The Beatles' John Lennon Called American Artist Bruce Conner His "Fave Rave"
Find out more about him at this exhibit, which runs until June 3.
(SPOT.ph) When French novelist Marie-Henri Beyle (a.k.a. Stendhal) visited Florence in 1817, he was overwhelmed by all the art, especially with the beauty of frescoes by Italian painter Giotto inside the Basilica of Santa Croce. He wrote about how the works seem to have spoken to his soul. Centuries later, this feeling became popularly known as the “Stendhal Effect,” which is characterized by hallucinations, an increase in heart rate, and confusion when one is deeply moved by a certain artwork. And that's exactly the goal for Bruce Conner: Out of Body, which showcases video installations, drawings, and other works made from lithographs and inkblots by the late American artist Bruce Conner. The show runs until June 3 at Bellas Artes Outpost in Makati and Las Casas Filipinas de Acuzar in Bataan.
Bruce Conner: Out of Body summarizes the artist’s obsession with confronting the body and identity as defined by one’s ego. He also dwells on a series of images and sound that allow the transformation of the audience's consciousness, separating your physical and emotional state—almost hypnotizing you and sending you into a trance.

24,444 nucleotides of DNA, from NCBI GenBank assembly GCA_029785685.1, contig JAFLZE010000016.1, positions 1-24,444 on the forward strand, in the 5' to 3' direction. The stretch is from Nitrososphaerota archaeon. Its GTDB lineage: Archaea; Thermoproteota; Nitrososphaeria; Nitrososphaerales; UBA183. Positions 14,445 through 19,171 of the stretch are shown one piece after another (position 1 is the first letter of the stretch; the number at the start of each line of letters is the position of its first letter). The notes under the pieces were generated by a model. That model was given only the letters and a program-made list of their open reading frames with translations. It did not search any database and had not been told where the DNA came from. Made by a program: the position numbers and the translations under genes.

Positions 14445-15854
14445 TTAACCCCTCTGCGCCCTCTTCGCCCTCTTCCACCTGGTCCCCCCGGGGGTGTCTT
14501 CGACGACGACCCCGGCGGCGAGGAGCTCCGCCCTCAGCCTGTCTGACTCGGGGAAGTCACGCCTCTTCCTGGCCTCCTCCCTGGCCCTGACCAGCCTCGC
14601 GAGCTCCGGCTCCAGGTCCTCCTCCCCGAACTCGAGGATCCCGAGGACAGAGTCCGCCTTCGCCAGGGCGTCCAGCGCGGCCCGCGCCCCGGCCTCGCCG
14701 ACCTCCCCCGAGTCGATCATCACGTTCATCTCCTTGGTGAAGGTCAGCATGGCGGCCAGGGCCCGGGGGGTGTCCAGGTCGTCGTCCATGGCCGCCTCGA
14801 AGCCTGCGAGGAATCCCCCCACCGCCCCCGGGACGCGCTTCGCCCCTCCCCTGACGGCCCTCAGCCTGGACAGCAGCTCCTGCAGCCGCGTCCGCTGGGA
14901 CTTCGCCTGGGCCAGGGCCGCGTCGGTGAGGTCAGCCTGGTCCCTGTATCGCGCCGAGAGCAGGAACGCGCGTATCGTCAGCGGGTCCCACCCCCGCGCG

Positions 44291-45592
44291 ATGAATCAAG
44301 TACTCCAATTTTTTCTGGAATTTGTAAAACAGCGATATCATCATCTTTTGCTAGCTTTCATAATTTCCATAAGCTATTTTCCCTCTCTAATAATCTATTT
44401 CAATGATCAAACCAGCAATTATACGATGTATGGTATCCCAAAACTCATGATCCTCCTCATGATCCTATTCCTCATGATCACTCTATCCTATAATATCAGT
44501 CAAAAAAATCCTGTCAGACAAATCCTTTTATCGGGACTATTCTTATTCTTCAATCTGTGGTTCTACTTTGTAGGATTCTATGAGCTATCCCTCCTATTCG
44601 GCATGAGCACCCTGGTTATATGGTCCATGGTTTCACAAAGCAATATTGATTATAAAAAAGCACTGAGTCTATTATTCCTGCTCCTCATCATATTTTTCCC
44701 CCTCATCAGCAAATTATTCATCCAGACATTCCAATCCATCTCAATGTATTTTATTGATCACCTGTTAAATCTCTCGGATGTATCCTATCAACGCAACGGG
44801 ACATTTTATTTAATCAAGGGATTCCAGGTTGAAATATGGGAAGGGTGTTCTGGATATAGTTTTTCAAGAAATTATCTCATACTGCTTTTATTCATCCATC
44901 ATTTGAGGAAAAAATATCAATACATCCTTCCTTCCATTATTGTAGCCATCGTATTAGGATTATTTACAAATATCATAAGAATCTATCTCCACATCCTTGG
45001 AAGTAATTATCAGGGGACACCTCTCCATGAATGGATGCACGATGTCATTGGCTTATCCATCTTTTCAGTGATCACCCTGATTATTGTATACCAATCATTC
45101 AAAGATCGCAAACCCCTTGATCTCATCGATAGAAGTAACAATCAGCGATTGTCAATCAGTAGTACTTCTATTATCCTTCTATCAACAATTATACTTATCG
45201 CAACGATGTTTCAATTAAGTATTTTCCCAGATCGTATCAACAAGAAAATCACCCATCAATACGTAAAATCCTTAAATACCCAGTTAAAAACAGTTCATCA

Premiered on February 24 at the Bellas Artes Outpost in Makati, the introduction to Conner’s art started with a screening of his 1966 film Breakaway, which features singer Toni Basil dancing to her song with the same title. The dancer makes quick random poses in front of the camera while wearing a bra and leggings with holes that double as polka dots. As the song progresses and its lyrics are revealed (“I’m gonna break away from all the chains that bind”), we see only parts of Basil as the camera zooms in and out of the frame. This depicts a gradual breaking away from the chains that limit her physical state. The images provide a sense of liberation for the female body, which is captured in film long before music videos were a thing.